NAFTA 2.0: Renegotiations Begin

William Mauldin and Paul Vieira reported earlier this week at The Wall Street Journal Online that, "The Trump administration launched the renegotiation of the North American Free Trade Agreement Wednesday by laying out a starkly different vision from that of its two continental trading partners of how the pact has worked and how radically it should be rewritten. The wide gap between the administration’s opening rhetoric and the positions of Mexico and Canada suggests a difficult road ahead in redoing the 23-year-old accord, even discounting for the posturing at the opening of any negotiation."
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House Ag Committee Examines NAFTA- Trade Issues

Since President Trump took office in January, many in the agricultural sector have been leery of potential executive branch actions on trade, particularly with respect to China and our NAFTA trading partners.  As the NAFTA renegotiation process begins to unfold, the House Agriculture Committee held a hearing yesterday titled, "Renegotiating NAFTA: Opportunities for Agriculture."  Today's update looks at some of the issues that lawmakers highlighted at yesterday's Ag Committee hearing.
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Policy Change on U.S. Beef Exports to China- Early Impacts Explored

Recall that last month, trade rules regarding U.S beef exports to China were finalized.  The U.S. had not exported beef to China since 2003, and on June 30th, an update from USDA indicated that, "U.S. Secretary of Agriculture Sonny Perdue today joined with U.S. Ambassador to China Terry Branstad to slice a Nebraska prime rib in a Beijing ceremony, formally marking the return of U.S. beef to the Chinese market after a 13-year hiatus."  Today's update highlights a recent news report describing how this important trade policy change is beginning to impact market participants.
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U.S. Ag Trade Data Update: Some Interesting Observations

Late last week, the U.S. Department of Agriculture updated its monthly agricultural trade data.  The data contained some interesting information with respect to U.S. agricultural exports.  The U.S. ran a small, but very rare monthly agricultural trade deficit in May; and, U.S. corn exports to Mexico from January through May of this year were down approximately seven percent from the same time last year.  Today's update also includes recent perspectives on NAFTA renegotiation and agricultural issues.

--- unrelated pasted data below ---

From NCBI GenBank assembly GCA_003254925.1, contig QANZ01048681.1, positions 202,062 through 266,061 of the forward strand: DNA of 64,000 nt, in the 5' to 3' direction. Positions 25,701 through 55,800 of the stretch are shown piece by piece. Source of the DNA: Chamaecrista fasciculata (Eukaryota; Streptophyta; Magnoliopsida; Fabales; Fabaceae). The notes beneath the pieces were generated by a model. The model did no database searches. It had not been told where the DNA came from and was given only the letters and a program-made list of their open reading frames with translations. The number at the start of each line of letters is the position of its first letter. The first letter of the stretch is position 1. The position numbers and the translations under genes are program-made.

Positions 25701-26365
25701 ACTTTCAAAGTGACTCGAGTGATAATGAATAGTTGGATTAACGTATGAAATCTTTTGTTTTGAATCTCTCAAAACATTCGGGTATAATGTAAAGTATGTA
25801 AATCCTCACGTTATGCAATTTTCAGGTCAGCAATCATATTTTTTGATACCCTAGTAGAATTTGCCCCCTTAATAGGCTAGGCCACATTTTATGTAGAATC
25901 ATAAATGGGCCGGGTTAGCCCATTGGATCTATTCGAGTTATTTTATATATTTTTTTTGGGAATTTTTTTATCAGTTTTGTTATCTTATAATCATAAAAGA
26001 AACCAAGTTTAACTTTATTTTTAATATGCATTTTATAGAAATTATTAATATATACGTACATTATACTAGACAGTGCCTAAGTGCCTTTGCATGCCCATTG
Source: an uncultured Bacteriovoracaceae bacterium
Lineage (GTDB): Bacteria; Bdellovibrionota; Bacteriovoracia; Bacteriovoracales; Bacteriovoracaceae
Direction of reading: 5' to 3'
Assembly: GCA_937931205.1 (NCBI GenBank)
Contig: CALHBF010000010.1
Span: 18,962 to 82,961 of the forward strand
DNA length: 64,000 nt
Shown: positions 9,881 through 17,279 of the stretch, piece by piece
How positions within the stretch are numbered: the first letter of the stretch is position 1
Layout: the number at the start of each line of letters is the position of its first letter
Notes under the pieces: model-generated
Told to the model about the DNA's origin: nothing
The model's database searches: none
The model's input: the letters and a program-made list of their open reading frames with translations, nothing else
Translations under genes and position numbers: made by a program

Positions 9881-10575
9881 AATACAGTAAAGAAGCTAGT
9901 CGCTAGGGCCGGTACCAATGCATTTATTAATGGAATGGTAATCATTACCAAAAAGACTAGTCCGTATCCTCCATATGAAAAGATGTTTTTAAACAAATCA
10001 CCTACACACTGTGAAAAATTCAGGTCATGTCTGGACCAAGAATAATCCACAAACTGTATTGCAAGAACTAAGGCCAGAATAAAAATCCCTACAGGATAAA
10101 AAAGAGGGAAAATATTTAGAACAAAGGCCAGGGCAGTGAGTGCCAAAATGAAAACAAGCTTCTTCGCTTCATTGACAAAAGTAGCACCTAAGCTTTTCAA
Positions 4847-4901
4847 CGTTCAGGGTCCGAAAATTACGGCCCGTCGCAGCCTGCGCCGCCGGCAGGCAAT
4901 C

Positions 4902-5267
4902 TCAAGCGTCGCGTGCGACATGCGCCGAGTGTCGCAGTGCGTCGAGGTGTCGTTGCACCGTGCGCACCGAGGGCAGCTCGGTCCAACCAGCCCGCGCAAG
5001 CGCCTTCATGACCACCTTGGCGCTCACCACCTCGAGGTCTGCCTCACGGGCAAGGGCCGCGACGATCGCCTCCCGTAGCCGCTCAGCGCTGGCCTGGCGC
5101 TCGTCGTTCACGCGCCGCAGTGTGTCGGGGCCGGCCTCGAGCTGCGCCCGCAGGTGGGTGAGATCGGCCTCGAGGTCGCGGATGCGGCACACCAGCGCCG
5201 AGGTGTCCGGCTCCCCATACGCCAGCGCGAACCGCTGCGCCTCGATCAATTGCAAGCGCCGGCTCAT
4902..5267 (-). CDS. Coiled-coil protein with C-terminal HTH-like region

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Farm State Senators to USTR: On NAFTA, “Do No Harm.”

The Senate Finance Committee held a hearing yesterday to examine the administration’s approach to trade policy, and heard testimony from U.S. Trade Representative Robert Lighthizer. Farm state lawmakers expressed concern regarding agriculture and NAFTA renegotiation, admonishing the executive branch to "do no harm" with respect to gains in agricultural trade that have resulted from the agreement. Timelines for the renegotiations were also discussed, as well as agricultural trade issues with China. Potential future bilateral trade negotiations were also mentioned.
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As Mexico Explores Options to Reduce Reliance on U.S. Ag Imports, NAFTA Ag Ministers Meet in Georgia

Wall Street Journal writer Jacob Bunge reported late last week that, "Friction between the U.S. and Mexico over trade is starting to cut into sales for U.S. farmers and agricultural companies, adding uncertainty for an industry struggling with low commodity prices and excess supply. Over the first four months of 2017, Mexican imports of U.S. soybean meal—used to feed poultry and livestock—dropped 15%, the first decrease for the period in four years, according to data from the U.S. Department of Agriculture. Shipments of U.S. chicken meat fell 11%, the biggest decline for the period since 2003. U.S. corn exports to Mexico declined 6%. Mexico is the largest U.S. export market for those commodities."
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U.S. Ag Exports to China: Soybeans and Corn

Mary A. Marchant indicated recently at Choices Online that, "International trade deficits have recently been reputed as 'bad' for the economy; however, agriculture has posted a trade surplus since 1959. For U.S. agriculture, trade represents 20% of farmers’ income on average, and more for specific commodities—70% for cotton and tree nuts; 50% for wheat, rice, and soybeans: and almost 20% for meat and dairy products. Thus, tossing trade would be comparable to U.S. farmers destroying 20% of their yields. China, which has advanced to become the United States’ largest agricultural export market in an unprecedented time frame, plays a key role in the economic wellbeing of U.S. agriculture."
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